Google Reader is in the news as the July 1st deadline approaches very quickly. Users are scrambling and a large number of interesting contenders are popping up with RSS Readers to fill the gap left by Google. Today, I gained access to the beta of AOL’s new RSS reader simply called AOL Reader. Based on screenshots I’ve seen, AOL’s interface looked very similar to Google Reader’s and I was hoping this tool would stack up well as a worthy replacement.
This was a surprise. We knew Digg was working on an RSS reader, but AOL? In this new world devoid of a dominant RSS reader, all sorts of companies are stepping up in a bid to rule the news reading space. Given the potential of such a tool, running non-stop on most user’s computers, this is becoming a popular competition for our eyeballs. Later in the week, I’m going to give you an inside look at my adventure to find a Google Reader replacement, and where I ended up.
Your first look at a populated interface gives you instant visual cues, especially for those coming off Google Reader. The list of articles are accessed using the navigation menu on the left, the content, in the center. Once you click on a folder or article list, you are presented with a email-like listing of article headlines. Clicking on a headline opens the article content and marks it as read.
AOL also provides a number of keyboard shortcuts similar to what you might expect on Google Reader. “SPACE” opens the next article. “N” highlights the next article. “P” highlights the previous article. “O” opens the article viewer. Clicking on the article’s headline brings you to the page in focus.
Update: I consider these keyboard shortcuts “limited” in the sense that some of the basic Google Reader shortcuts are missing (like “V” – though its there, the article has to be expanded for it to work, the “M” shortcut doesn’t appear to work correctly in Chrome). I had hoped for a tool that would improve on what Google offers. Here are a list of current keyboard shortcuts in AOL Reader:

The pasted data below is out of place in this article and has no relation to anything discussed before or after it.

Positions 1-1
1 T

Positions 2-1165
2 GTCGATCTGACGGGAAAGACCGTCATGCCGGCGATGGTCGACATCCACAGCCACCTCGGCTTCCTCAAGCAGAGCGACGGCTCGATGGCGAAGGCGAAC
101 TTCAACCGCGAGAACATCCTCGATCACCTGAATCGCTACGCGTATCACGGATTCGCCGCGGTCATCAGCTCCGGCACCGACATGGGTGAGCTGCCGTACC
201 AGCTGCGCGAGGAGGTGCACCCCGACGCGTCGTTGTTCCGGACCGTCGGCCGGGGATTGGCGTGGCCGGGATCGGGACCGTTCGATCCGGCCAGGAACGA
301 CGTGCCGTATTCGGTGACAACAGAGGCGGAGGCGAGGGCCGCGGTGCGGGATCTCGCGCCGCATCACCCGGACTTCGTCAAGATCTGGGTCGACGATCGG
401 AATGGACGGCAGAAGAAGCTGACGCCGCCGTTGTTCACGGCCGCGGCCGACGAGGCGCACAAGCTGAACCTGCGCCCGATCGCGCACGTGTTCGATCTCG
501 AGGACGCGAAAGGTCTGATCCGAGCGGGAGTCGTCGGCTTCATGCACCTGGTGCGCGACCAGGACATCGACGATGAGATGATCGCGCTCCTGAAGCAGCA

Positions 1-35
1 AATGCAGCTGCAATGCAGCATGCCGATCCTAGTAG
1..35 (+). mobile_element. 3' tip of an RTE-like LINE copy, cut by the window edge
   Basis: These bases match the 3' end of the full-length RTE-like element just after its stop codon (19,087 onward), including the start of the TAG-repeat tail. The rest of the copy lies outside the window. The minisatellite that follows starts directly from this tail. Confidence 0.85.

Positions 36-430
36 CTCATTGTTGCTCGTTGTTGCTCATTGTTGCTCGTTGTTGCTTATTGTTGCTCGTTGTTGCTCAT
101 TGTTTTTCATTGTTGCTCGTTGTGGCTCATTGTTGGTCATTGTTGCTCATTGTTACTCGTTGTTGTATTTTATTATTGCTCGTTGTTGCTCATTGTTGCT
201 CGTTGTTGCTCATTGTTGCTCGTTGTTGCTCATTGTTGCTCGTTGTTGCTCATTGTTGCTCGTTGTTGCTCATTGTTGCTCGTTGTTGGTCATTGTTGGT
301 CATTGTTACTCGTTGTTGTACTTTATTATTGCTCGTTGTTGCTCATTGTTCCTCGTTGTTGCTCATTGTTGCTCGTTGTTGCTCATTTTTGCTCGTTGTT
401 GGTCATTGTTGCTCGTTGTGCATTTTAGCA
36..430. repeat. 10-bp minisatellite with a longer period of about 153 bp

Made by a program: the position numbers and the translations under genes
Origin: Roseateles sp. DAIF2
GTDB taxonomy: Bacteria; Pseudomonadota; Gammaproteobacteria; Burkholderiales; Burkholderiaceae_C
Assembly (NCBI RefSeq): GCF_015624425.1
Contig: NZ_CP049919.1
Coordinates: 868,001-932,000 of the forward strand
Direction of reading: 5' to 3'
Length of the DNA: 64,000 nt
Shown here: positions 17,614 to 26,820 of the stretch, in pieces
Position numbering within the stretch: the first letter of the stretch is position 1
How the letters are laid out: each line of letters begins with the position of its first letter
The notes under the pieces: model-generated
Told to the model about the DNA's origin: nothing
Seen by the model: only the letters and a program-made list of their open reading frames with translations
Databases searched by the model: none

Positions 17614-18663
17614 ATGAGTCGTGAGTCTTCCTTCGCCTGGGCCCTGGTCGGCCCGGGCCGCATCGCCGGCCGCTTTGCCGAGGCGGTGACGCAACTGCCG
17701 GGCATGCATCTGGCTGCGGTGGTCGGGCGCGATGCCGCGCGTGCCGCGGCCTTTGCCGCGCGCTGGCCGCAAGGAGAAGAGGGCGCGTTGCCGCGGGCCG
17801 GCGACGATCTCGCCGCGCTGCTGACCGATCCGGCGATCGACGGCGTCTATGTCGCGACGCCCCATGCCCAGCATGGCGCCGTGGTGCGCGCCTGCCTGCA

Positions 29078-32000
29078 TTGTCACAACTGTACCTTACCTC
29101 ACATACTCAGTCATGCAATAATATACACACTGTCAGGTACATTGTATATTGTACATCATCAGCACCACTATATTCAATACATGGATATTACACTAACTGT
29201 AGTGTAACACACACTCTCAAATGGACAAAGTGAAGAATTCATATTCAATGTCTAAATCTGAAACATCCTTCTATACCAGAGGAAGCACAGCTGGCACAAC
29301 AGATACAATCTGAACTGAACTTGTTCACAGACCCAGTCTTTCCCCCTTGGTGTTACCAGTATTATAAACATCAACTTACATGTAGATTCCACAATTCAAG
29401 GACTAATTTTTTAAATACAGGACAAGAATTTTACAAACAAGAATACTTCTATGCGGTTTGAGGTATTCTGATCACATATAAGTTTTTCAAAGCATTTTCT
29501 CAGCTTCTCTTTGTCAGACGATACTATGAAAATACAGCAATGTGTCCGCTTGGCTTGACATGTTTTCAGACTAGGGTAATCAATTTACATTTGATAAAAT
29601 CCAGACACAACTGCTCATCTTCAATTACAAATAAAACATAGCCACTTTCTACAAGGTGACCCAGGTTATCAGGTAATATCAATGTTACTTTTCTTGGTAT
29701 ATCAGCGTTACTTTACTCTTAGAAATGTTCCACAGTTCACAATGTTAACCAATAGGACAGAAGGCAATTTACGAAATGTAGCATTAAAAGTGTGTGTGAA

Also of note, AOL Reader supports the ability to star or mark articles as favorite. You might want to do that if you have a long list and want to return later for reading the content.
Other than that, you’re looking at a sparse, mostly unpopulated reading space. The tool itself appears wholly capable, working as expected when I navigated through articles and opened and closed interesting content. What appears clear though, is that AOL is not offering an ambitious tool. The keyboard shortcuts are limited. The interface is somewhat fixed. Even the advertising appears to be stuck on the same thing on every refresh. This will no doubt change, but if AOL is going to win over Google Reader users, they’re going to need to offer something more than this.
If you’ve run into tools that you absolutely hate for the forced, pretty interface, you’ll be happy to know that AOL Reader won’t torture you like that. If only for that reason, this maybe something you’ll want to check out.
AOL Reader is a web-based RSS Reader. The product is currently in limited Beta. You can gain access to the beta by way of an AOL account or Twitter/Facebook login.